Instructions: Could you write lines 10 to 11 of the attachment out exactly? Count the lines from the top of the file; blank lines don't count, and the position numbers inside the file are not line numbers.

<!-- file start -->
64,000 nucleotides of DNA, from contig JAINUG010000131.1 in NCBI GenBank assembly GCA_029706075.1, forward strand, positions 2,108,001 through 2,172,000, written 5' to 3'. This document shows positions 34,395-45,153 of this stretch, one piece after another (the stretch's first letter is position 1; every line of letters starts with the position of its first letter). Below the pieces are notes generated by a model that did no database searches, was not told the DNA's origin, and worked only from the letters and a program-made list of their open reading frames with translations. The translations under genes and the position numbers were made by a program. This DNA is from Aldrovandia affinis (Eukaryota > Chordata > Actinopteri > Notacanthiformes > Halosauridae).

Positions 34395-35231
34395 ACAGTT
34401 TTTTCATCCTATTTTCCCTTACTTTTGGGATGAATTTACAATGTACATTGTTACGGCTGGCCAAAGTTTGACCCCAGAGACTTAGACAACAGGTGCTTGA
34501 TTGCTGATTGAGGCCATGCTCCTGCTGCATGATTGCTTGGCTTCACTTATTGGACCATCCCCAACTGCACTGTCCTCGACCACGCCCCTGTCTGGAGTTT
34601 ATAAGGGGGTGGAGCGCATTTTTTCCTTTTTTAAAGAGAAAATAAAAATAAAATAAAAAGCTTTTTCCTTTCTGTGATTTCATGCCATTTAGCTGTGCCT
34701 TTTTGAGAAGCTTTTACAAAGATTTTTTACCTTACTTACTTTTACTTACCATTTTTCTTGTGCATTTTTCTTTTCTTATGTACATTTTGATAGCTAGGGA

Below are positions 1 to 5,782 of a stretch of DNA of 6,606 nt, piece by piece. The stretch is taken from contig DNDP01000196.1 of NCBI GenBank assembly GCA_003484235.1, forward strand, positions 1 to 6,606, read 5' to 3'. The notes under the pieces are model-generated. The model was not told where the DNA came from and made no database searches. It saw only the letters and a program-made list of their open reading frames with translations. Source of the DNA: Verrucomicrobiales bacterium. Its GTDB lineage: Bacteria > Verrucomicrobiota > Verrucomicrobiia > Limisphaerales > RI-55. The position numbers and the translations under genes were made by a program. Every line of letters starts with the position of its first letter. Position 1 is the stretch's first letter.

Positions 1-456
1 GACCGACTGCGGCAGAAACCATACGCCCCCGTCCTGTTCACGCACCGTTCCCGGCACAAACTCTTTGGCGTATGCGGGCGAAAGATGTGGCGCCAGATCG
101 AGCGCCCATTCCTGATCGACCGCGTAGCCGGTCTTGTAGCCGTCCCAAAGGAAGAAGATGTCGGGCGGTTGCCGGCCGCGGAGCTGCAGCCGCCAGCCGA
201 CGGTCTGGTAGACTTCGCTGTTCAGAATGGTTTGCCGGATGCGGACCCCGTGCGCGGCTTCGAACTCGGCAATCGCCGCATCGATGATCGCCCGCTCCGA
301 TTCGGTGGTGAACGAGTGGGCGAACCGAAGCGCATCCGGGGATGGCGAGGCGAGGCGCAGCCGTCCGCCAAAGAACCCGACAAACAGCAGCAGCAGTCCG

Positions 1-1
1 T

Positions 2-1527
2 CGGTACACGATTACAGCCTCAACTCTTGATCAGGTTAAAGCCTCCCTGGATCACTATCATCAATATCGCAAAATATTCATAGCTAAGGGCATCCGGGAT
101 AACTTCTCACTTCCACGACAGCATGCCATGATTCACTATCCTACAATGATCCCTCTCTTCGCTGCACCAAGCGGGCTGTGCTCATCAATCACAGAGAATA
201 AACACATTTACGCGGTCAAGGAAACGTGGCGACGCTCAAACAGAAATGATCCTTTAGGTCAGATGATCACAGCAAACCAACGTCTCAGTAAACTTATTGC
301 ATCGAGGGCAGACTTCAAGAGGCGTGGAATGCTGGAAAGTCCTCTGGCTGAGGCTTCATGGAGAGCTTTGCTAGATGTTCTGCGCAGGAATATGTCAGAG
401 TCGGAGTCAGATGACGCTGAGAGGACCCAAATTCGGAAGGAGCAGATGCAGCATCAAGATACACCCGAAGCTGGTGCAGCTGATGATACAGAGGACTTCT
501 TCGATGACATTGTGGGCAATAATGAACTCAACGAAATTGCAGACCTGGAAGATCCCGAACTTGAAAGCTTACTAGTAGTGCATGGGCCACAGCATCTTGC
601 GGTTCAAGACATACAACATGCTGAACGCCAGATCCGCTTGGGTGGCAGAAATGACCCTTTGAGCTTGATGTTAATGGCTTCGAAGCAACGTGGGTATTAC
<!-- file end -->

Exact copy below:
1 GACCGACTGCGGCAGAAACCATACGCCCCCGTCCTGTTCACGCACCGTTCCCGGCACAAACTCTTTGGCGTATGCGGGCGAAAGATGTGGCGCCAGATCG
101 AGCGCCCATTCCTGATCGACCGCGTAGCCGGTCTTGTAGCCGTCCCAAAGGAAGAAGATGTCGGGCGGTTGCCGGCCGCGGAGCTGCAGCCGCCAGCCGA